NoahJenda asks…I’m very curious to know what the Beauty Brains think about Nancy Boy’s Ultramarine Night Cream. It’s also sold as an eye cream. I find their descriptions of the product unusually frank. For example, when discussing eye creams, they say “None, including ours, do anything for dark circles or puffiness (even though some of them claim to) because no product can…The only under-eye problem that can be addressed with an over-the-counter product is fine lines and wrinkles.” I also find it interesting that they claim their cream has the same ingredients as other products costing ten times as much. What do the Beauty Brains think of the ingredients, and of the claims for this product?
The Beauty Brains respond
Wow. Nancy Boy has the most refreshingly honest product descriptions I’ve ever seen!
Why is Nancy Boy so different?
If you read their website you’ll see that they say things you’ve never been told by any beauty company, like:
“All that any anti-wrinkle product like this one can do is to diminish their appearance, and the way they do that is to shrink and plump them…” (As we’ve said time and time again, there’s not much functional difference in expensive anti-aging creams.)
“every manufacturer, including us and …La Mer, Clinique, Prescriptives, M-A-C, Origins, Aveda, etc…has the same access to state-of-the-art anti-wrinkle technology…” (There are few exceptions but this is a really good point.)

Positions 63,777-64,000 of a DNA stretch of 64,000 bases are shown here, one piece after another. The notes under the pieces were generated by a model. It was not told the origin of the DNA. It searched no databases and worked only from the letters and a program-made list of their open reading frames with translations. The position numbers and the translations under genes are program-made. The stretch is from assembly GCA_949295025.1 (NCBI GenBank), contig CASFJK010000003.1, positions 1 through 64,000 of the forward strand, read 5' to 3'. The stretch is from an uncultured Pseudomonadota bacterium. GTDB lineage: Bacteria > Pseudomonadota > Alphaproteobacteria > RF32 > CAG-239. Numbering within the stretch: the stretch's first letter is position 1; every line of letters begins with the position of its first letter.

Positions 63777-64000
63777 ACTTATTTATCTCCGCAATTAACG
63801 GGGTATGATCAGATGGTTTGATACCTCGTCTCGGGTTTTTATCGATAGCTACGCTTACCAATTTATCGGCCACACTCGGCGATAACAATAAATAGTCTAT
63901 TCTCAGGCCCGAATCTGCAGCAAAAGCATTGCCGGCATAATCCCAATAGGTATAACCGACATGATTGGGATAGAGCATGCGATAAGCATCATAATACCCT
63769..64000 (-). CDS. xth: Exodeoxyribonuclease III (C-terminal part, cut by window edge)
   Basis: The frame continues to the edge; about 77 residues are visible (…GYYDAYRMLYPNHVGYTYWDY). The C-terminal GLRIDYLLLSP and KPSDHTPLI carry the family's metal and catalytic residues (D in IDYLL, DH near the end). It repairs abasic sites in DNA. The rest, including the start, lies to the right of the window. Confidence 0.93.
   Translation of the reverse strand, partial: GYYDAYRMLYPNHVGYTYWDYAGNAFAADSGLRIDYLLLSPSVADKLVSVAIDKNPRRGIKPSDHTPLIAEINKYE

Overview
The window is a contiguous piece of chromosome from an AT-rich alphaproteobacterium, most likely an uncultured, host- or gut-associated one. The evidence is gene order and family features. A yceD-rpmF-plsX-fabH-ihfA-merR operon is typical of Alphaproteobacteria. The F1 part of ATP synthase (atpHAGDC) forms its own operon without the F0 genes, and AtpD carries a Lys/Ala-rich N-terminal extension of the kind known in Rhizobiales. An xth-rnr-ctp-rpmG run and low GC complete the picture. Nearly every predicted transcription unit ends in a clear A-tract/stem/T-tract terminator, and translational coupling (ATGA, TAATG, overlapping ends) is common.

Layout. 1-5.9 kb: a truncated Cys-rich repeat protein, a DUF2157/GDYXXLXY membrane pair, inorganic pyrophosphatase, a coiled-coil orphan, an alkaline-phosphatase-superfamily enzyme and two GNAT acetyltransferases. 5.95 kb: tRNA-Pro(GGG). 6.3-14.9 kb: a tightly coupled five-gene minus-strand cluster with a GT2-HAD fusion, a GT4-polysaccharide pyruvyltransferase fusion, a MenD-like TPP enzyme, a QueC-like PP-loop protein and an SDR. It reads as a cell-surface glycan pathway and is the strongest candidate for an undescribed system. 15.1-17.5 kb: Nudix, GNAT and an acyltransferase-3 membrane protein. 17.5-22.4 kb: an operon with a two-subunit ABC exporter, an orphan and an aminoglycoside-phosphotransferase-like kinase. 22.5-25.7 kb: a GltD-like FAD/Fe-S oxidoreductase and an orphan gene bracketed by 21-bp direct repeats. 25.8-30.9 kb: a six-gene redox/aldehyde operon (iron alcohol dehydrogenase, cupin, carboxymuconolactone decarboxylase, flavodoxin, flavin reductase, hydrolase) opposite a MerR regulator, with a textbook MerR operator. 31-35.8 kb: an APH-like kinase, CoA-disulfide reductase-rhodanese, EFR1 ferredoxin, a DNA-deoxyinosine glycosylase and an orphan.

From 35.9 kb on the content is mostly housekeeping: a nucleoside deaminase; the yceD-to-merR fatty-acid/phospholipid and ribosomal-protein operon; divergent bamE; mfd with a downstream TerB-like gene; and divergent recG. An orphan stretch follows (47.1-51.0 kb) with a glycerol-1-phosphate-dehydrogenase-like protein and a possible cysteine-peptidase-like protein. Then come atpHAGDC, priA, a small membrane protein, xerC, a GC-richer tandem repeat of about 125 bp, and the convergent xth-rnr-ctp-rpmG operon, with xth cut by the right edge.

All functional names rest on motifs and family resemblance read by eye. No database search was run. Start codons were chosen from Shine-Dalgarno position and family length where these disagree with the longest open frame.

When it comes to spending a lot on beauty products “savvy consumers should read each brand’s ingredients listing to get the best deal.” (Sound familiar, Beauty Brains reader?)
“…the marine-based active complex in our ultramarine night cream is not alas, exclusive to us.” (Sounds different than companies that tell you they’re the only ones with specific technology!)
They also bash the fanciful source of an expensive ingredient used in Estee Lauder’s cream. To get a full appreciation of their positioning (and their sense of hum0r) you have to read their website for yourself!
What do their claims really mean?
Nancy’s straight up approach is very refreshing but be careful not to get caught up in everything they say. For example, they repeat claims about peptides, hyaluronic acid and vitamin C that are not as well established as they would lead you to believe.
Is Nancy Boy worth it?
We couldn’t agree more that Nancy Boy products work as well as products that cost hundreds more. At $55 for 2 ounces they have drastically undercut many of the ridiculously over-priced products on the market. But their logic works both ways – there are still plenty of products that cost less than $55 that can work the same way to plump up your skin. If your goal is to get a cheaper version of Estee Lauder’s formula, then Nancy Boy will save you some bucks. But if all you want to do is moisturizer wrinkly skin, you can save even more by shopping around.